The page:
Brush Up on the Basics During National Brain Aneurysm Awareness Month

By: Mary Pat Baldauf

Every year over 30,000 US families lose someone from a ruptured brain aneurysm. About 40% of those experiencing a ruptured brain aneurysm will die. Those that survive often face significant challenges, greatly impacting their lives and the lives of their families. Today, at the beginning of National Brain Aneurysm Awareness Month, I re-tell my story to raise awareness of brain aneurysms.

On the evening of March 18, I noshed on some dark chocolate covered espresso beans left over from a road trip to see Modest Mouse in Charleston. I ate a lot, at least ¼ of a pound. Then later that evening, I felt a sharp electrical-like impulse go down my part line, and then down my head. Then it felt like ice cold water running down the sides of my head. I felt really weird, like I was outside of my body; I even told my sister that I thought I was dying.

She said that I threw up and felt better; I don’t remember that, but I do remember refusing her suggestion that we call Mom or go to the ER; I said, “No, I just ate too many espresso beans,” and went to bed. She found me unconscious by my bed the next morning.

Aside from being a woman over the age of 40, I had few of the risk factors. I’d lost and maintained an 80 lb. weight loss. I had LOW blood pressure, so much so that I had taken meds to prevent me from having constant vertigo. I never smoked except for one or two cigarettes in college. So I had no idea I may be having an aneurysm. (Unaware to me until after the event, which could’ve been far too late, I did have a family history. My father’s sister, Rose, had one and survived, and they lost two cousins to aneurysms.)

The doctors say that my aneurysm was about as bad as they get, and my family didn’t know if I would survive for three long weeks. Even then, the doctors couldn’t predict a full recovery. I was fortunate to have wonderful care and to go to a rehabilitation hospital in Atlanta for follow-up care. My story ended well. I’m still alive, and while I do have some very mild deficits, I’m a living, breathing success story.

From someone who’s been there, I urge you to use this month to learn more about aneurysms, including the risk factors and symptoms. If you have a history of aneurysms in your family, make it a point to talk to your doctor this month.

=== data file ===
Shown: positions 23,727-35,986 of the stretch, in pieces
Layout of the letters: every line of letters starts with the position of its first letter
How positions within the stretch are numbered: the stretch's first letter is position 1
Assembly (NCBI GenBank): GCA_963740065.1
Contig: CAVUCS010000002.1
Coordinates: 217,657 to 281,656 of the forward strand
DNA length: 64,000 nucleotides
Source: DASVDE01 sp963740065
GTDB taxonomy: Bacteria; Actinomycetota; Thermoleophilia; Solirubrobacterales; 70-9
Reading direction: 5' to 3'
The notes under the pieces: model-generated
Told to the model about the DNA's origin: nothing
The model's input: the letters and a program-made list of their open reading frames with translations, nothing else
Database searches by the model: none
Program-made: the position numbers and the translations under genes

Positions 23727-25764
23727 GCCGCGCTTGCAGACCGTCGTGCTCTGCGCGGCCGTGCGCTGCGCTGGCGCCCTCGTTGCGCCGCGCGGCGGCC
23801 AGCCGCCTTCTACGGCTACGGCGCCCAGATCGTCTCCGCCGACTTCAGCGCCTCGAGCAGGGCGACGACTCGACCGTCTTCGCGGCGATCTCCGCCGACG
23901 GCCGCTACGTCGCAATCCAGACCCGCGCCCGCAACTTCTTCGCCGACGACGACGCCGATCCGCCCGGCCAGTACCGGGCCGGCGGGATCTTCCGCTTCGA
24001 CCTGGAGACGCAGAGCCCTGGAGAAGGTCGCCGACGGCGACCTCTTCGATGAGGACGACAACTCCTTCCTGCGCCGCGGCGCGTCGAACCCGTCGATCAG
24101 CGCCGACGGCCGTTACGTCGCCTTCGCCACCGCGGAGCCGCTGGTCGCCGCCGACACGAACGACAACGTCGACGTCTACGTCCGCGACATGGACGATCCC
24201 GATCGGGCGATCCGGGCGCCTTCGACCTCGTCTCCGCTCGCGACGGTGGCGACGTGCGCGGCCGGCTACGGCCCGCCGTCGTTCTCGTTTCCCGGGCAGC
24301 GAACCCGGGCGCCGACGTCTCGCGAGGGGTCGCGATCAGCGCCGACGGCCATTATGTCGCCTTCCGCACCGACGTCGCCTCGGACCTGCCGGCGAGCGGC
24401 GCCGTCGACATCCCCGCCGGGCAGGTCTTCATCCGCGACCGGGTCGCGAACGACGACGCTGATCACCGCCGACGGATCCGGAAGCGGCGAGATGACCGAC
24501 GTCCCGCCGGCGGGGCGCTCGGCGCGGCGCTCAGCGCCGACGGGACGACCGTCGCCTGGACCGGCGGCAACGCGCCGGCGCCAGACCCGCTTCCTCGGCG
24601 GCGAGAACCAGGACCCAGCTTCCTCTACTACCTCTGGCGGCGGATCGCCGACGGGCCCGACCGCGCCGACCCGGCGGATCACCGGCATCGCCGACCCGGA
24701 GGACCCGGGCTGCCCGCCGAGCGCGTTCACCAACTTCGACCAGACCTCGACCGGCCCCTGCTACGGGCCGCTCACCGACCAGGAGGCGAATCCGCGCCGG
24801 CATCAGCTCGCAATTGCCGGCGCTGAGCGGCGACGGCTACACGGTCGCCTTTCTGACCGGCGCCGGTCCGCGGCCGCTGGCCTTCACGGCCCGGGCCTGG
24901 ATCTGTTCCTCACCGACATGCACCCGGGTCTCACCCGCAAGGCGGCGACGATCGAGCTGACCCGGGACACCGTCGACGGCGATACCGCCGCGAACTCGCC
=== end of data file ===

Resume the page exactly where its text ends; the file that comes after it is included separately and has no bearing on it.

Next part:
There is plenty of information available about brain aneurysms. You can talk to your doctor or consult the internet; my favorite site is the Joe Niekro Foundation. I’m not a doctor, but I’m also happy to answer any questions you might have or speak with you or your small group about my experience.

5K With a Little Help From My Friends

By: Mary Pat Baldauf

In November of last year, I blogged about walking the Get to the Green 5k to celebrate the second anniversary of my survival from a near fatal brain aneurysm rupture. Today I’m proud to announce that I did it: I walked 3.1 miles. I didn’t run, as I’ve always hoped to do, but that doesn’t downplay my walking on the very day I had the rupture.

Those of you who are familiar with the story of my brain aneurysm rupture may remember that I had to “re-lean” how to walk during my rehabilitation. I wasn’t paralyzed, per se, but my muscles had atrophied after being in bed for a month. The whole time I thought it would be a cinch and would all come naturally. I even had thoughts of walking in downtown Atlanta while at Shepherd. But it wasn’t easy, and it took a lot of assistance and patience.

The process was complicated somewhat by a breathing impairment created during intubation. My vocal cords were damaged, and I had two surgeries and a trach tube while in rehab. The result is an impaired airway that impacts my voice and my breathing to this day.

One of the reasons I decided to do the 5k was 1) because I could; and 2) to keep me engaged in my strength training and balance work. Even up until the day before the walk, I was a little anxious, mostly about my breathing limitations. Any concerns I had were put to rest the day of the race, when my sweet friends and family gathered at Maxcy Gregg Park to walk with me.